She dressed for war: jeans, black t-shirt, thick-soled books that laced half-way up her shins, leather cuffs on both wrists; hair in a no-nonsense braid. Instead of grabbing her sunglasses, her fingers landed on the large coin she’d kept after that day of gold raining on her every time she laughed. All the others she’d kept had vanished at midnight.
But this one stuck around.
It had been the first to hit her, and the largest. She tucked it into her back pocket and retrieved her sunglasses, as well as her tablet and an old backpack, then headed for the kitchen. Within minutes she’d loaded up with snacks, two large water bottles, and all the cash she could get from her parents’ wallets. The itchy part of her brain made her leave a note promising it was an emergency and she’d pay it all back. It was all she could do not to tell them everything.
Not that she really knew anything. But the urge was still there.
Whatever was going on was strong this month. Her immunity was fighting. She felt it inside, building walls, slapping duct tape on the holes. How long would it withstand the pulses of truth hitting her?
Her brother made his second grand entrance of the day a moment later, soft-shoeing down the hall and into the kitchen. He was similarly laden down with a backpack. Mona assumed he hadn’t thought about food or water, and that whatever he considered appropriate for an emergency kit was very different than anyone else.
But he was (almost) always right.
“You look like a man with a plan.”
“You look like you could take on the apocalypse,” he said as she tucked a couple of pocket knives and a first aid kit into his way emptier pack.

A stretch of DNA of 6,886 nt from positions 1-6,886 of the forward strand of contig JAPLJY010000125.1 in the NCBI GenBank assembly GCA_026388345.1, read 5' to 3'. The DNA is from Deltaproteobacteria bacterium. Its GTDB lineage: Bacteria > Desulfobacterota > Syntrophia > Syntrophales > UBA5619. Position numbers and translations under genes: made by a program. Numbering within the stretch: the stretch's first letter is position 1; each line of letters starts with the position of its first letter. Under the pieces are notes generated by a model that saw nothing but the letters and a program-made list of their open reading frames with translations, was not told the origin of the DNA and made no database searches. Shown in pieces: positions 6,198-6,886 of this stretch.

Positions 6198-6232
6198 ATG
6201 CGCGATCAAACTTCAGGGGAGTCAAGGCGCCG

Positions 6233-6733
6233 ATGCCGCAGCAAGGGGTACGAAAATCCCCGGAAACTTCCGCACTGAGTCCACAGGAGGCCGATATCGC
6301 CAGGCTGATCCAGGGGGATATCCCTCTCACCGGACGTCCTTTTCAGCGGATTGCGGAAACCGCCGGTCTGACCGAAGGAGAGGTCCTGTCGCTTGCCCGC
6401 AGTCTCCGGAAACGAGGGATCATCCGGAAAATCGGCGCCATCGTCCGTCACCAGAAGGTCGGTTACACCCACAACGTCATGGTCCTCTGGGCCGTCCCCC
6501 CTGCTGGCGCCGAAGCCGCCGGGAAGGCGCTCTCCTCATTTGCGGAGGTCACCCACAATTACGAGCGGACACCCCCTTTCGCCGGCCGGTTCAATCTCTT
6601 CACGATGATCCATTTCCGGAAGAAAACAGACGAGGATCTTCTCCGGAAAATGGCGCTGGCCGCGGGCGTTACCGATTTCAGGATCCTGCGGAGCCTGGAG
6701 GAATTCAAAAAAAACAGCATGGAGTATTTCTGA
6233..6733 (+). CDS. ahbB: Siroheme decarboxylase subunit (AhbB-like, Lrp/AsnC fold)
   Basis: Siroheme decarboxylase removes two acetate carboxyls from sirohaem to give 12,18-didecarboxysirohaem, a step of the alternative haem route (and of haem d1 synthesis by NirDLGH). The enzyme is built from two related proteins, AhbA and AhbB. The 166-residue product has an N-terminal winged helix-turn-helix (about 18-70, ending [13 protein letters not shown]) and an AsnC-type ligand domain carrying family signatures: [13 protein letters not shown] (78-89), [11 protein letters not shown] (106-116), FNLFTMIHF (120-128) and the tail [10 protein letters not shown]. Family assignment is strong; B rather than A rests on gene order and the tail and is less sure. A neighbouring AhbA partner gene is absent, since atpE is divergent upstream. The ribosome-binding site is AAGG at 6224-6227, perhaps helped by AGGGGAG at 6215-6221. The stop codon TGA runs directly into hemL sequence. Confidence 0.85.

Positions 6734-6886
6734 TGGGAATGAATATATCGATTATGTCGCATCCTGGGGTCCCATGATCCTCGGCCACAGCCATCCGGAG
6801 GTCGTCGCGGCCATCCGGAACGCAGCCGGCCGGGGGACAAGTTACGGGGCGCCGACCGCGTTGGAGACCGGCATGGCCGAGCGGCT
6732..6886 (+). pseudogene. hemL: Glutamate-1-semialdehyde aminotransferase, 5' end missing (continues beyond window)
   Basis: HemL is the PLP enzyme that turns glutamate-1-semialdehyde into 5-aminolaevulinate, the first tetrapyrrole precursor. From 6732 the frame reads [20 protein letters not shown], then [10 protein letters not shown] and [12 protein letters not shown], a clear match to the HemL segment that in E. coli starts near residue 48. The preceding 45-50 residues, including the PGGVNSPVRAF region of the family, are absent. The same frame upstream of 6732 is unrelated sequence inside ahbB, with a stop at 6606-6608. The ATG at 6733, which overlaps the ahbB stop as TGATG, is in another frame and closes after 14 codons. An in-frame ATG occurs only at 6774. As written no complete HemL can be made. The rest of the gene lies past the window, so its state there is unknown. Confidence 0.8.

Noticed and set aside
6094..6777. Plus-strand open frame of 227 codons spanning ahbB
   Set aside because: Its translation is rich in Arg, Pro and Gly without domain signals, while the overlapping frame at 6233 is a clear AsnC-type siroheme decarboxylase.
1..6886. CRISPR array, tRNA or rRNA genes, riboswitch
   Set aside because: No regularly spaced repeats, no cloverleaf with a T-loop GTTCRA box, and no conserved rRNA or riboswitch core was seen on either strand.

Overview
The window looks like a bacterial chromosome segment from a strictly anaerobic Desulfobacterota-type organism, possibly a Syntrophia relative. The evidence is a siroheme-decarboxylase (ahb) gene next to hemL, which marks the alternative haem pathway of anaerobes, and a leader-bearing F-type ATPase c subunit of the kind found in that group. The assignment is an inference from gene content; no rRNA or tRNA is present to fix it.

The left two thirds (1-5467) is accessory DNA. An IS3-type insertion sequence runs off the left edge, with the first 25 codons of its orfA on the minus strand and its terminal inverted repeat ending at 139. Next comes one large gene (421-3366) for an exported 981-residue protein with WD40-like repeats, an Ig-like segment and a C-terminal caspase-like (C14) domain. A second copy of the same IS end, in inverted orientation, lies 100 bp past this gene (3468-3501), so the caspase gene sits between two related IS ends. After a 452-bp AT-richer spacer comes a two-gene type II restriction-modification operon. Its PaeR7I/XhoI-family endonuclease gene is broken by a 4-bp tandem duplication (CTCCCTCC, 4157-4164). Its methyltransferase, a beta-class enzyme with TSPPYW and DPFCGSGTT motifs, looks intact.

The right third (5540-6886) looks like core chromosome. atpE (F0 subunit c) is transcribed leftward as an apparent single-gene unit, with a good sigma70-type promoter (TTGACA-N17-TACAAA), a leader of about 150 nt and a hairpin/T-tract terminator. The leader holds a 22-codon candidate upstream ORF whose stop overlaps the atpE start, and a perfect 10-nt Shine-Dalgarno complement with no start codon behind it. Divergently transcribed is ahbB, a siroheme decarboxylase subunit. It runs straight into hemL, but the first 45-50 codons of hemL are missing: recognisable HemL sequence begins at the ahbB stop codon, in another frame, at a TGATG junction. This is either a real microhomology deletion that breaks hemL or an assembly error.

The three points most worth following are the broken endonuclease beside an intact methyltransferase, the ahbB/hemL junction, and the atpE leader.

“It’s not coming to that, is it?” Mona asked, legit concerned.
Monty merely shrugged and cinched the pack tighter around his scrawny waist, then checked his watch. “Let’s go find us an adventure. I know just the place.”
Mona sighed. Definitely a man with a plan. One he didn’t seem willing to share. She shifted the heavy supplies into a more comfortable spot on her shoulders and followed him out into the way-too-sunshiny morning.
Just when Zillah thought whatever was screwing with her–with them, she reminded herself; you’re not alone in this anymore–had forgotten about April, whammo, there it was. Another weird day.
She kicked off the flats she was putting on and reached for the new, knobby-bottomed sneakers she’d bought a few weeks ago. Then she texted Jess and Aidan. She checked in with them every day, once she’d confided in them that she could tell, like, Spidey-sense, when a weird day was upon them.
They’d all been on edge this week. Optimistic. Cautious.
Seconds later, Aidan replied:
Meet in 10 mins
He didn’t have to say where. They all knew. Better not to have a record of it.
Her go-bag was ready, had been since she went to bed on March 31. No matter that some of these “holidays” seemed totally lame or sweet, they always seemed to take a nasty turn. Humans, man. Humans. Literally ruining everything.
So she had mace, money, extra socks, and a well-sharpened folding knife. She stuck some cheese-filled crackers, a couple granola bars, and a full water bottle in her bag and headed to the park a few blocks over, pacing around a large oak tree until Jess came running down the street. Her short, spiky hair was a rumpled mess, like maybe she’d just woken up.
Jess squeeze the breath of out her with a hug, dark eyes wide with fear. They both knew what might happen. “Zil! It’s really today? I mean, like, sure, it’s the last day of the month and all, but I was kinda hoping…”
“Me, too.” Zil was still in awe that the two older teens would even talk to her, let alone believe her. But when you find you’re the not the only one recognizing and not totally reacting to the weirdness, you cling to those others. Zillah almost didn’t want to find out what was going on. Just in case they stopped talking to her.
It was nice to have friends.